Group to meet again next week to continue discussion of proposed 14-page plan
By Terri Harber
The first draft of a proposal titled "Dangerous and Vicious Dogs" has been sent out to members of an advisory committee being guided by Police Chief Wyn Lohner.
The committee will meet again next week to discuss what Lohner has put together based on their comments.
The dog-mauling death of 5-year-old Jordan Ryan on Sept. 27 prompted city councilors to consider finding ways to decrease the likelihood of similar dog attacks. A pit bull was responsible for the boy's death.
Included in the 14-page document is the explanation that dogs declared dangerous or vicious won't be licensed unless the owner pays a fee set by the city councilors and a filing of a compliance certificate and an insurance policy.
And a "problem pet owner" wouldn't be given a license for a dog considered dangerous or vicious.
Allowing a dog to bite or otherwise attack people and other animals would be prohibited. The draft states that a person bitten by a "domestic animal" must report the incident to the police department "immediately."
If another incident of biting or attacking occurs after the owner receives a warning for the first - and the dog is declared by a hearing officer as a "public nuisance" - it might be impounded by police or an animal control officer until the investigation concludes or a hearing officer makes a decision about the case.
Exempted are service dogs, herding dogs and police dogs - at least if their behavior provides the basis for a declaration of public nuisance "while the dog was performing its duties as expected."
Dangerous behaviors are described in this version of the draft ordinance and include biting; causing injury; and unprovoked approaching or chasing in "a menacing fashion."
Further explanation of this danger is when the dog "otherwise behaves in a manner that a reasonable person would believe poses a serious, unjustified, and imminent threat of physical injury or death to a Person, a Domestic Animal, or Livestock."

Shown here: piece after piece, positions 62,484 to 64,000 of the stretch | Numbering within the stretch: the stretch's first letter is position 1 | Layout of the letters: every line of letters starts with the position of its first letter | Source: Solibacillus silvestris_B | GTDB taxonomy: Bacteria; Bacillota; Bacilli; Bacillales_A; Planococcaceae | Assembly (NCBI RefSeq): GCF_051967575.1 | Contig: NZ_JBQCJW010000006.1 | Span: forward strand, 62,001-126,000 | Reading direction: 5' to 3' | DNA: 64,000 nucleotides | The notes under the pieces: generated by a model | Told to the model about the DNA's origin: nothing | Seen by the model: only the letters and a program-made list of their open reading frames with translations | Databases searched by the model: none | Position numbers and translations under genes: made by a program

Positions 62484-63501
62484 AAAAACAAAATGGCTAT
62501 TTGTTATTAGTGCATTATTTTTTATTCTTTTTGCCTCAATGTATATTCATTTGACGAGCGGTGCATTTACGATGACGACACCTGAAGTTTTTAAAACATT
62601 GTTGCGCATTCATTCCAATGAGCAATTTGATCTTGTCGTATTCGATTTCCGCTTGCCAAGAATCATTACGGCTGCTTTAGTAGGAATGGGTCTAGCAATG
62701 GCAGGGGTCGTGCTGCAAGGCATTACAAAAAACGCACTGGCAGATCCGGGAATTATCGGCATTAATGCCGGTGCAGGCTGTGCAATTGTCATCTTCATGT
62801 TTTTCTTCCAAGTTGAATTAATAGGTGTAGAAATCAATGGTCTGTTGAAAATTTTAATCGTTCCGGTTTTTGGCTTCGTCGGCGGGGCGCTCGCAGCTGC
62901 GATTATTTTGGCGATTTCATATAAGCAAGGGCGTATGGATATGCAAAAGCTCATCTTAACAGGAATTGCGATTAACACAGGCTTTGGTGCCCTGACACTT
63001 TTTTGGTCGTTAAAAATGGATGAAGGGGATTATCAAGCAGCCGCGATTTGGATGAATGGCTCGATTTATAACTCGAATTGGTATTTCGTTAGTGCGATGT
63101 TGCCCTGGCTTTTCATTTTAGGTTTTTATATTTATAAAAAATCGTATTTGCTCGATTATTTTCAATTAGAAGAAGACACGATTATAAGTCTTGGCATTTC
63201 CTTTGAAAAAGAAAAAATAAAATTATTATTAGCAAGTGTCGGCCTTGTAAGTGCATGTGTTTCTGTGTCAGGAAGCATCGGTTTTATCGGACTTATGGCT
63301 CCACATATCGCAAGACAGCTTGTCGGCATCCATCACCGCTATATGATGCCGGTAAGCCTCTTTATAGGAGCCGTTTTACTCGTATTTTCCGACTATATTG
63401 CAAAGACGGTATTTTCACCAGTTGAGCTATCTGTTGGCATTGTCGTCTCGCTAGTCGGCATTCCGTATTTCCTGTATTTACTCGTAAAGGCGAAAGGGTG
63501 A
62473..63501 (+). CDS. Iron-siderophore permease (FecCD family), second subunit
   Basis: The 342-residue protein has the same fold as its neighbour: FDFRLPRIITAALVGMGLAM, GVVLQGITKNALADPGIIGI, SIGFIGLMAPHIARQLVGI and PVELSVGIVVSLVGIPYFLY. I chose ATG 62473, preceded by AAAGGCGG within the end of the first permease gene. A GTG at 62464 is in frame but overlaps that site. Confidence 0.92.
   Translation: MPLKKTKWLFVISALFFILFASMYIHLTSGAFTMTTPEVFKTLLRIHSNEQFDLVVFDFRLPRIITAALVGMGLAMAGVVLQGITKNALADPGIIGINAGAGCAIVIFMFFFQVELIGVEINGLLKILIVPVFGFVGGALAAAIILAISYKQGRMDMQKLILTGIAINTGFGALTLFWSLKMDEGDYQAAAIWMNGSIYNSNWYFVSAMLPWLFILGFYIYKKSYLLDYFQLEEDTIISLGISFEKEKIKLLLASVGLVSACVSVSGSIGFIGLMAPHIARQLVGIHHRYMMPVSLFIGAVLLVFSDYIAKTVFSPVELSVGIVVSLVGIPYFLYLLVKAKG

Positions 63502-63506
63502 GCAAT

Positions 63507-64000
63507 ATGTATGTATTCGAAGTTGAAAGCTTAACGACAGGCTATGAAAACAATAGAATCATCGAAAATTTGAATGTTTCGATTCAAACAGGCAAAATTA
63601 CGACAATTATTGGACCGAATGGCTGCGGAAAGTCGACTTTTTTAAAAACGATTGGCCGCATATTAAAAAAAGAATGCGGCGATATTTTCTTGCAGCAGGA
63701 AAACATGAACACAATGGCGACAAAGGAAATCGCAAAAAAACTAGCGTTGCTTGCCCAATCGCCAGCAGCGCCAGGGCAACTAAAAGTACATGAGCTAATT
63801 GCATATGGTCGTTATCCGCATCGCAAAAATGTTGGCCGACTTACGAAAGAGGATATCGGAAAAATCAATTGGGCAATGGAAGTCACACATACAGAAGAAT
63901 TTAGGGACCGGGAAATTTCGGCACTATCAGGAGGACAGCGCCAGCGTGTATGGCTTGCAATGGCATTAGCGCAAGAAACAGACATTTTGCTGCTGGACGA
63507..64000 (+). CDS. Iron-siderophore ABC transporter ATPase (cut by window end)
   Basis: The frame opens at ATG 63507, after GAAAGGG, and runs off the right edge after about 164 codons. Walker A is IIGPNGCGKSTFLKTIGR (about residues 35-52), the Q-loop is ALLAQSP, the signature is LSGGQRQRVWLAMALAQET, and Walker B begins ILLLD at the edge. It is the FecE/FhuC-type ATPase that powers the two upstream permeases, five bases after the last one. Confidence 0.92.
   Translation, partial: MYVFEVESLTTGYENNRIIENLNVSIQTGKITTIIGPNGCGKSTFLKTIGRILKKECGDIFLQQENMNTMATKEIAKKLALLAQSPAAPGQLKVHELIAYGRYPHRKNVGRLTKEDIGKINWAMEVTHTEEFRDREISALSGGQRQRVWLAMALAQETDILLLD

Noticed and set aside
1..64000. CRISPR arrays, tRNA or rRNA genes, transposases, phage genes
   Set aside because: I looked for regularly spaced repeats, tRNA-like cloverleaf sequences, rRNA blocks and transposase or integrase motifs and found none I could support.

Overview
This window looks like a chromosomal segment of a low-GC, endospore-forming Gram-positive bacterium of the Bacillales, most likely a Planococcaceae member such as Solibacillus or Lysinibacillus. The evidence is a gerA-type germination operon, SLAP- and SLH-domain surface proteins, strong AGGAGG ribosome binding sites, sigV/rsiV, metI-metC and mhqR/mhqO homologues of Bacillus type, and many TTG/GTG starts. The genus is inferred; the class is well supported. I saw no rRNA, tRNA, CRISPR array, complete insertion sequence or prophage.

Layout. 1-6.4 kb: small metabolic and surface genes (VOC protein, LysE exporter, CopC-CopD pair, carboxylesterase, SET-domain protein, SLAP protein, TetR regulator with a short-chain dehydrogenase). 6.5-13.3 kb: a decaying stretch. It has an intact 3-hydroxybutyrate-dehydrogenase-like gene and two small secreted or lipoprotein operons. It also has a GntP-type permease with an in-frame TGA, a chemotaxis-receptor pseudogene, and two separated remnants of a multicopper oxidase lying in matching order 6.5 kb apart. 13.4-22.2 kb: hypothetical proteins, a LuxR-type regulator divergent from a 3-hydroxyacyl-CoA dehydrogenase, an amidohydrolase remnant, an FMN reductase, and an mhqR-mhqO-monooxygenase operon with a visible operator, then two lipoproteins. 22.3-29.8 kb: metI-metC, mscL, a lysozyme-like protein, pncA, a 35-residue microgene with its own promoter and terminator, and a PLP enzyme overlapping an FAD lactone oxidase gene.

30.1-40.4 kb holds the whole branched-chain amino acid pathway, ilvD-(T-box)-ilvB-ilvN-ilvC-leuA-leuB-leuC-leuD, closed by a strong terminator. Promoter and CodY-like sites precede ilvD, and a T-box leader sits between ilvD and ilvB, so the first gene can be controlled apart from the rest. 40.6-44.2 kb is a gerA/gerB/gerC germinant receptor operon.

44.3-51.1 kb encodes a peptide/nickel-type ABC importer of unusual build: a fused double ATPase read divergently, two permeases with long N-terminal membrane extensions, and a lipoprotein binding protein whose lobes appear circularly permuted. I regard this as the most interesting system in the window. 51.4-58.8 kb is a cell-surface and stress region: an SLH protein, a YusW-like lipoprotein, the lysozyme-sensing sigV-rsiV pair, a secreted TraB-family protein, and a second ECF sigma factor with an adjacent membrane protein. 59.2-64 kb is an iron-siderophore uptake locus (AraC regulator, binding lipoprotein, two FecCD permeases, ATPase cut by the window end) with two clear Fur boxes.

There are special circumstances noted for these behaviors. Examples include when the person attacked was "committing or attempting to commit a crime against the owner or custodian of the dog or member of its household" and if the person was "tormenting, abusing, assaulting, or physically threatening the dog or its offspring."
Some dogs that exhibit vicious behavior would be allowed exceptions similar to those allowed for some dangerous behaviors.
Lohner wrote this draft version with a choice for the councilors to make regarding dangerous dogs.
One option would be whether the ordinance should focus on declaring dangerous known pit bull breeds. The other would be allowing a hearing officer or court to hear and weigh evidence before declaring a dog dangerous - no matter its breed.
Restrictions proposed for dangerous dogs include keeping it indoors or, when outdoors, "either within an enclosure or within a fully-fenced yard enclosed on all sides" by a secure and locked fence at least 6 feet high.
When the dog is out in public it must be "directly controlled and supervised by an adult at least 18 years of age." The dog would have to be on a 6-foot-long retractable leash attached to a harness and securely muzzled.
Further, this draft states that a dangerous dog "is not allowed to be present at any community event or on any city owned property."
These dog owners also would have to do such things as post signs outside their homes letting others know a dangerous canine resides within, have the dog evaluated by a professional behaviorist and complete any required obedience training.
Other provisions contained in this draft: microchipping the dog, obtaining liability insurance or a surety bond worth at least $100,000, and it prohibits transferring ownership of the dog without disclosing that it's classified as dangerous.
Proposed remedies for failing to comply with these rules for dangerous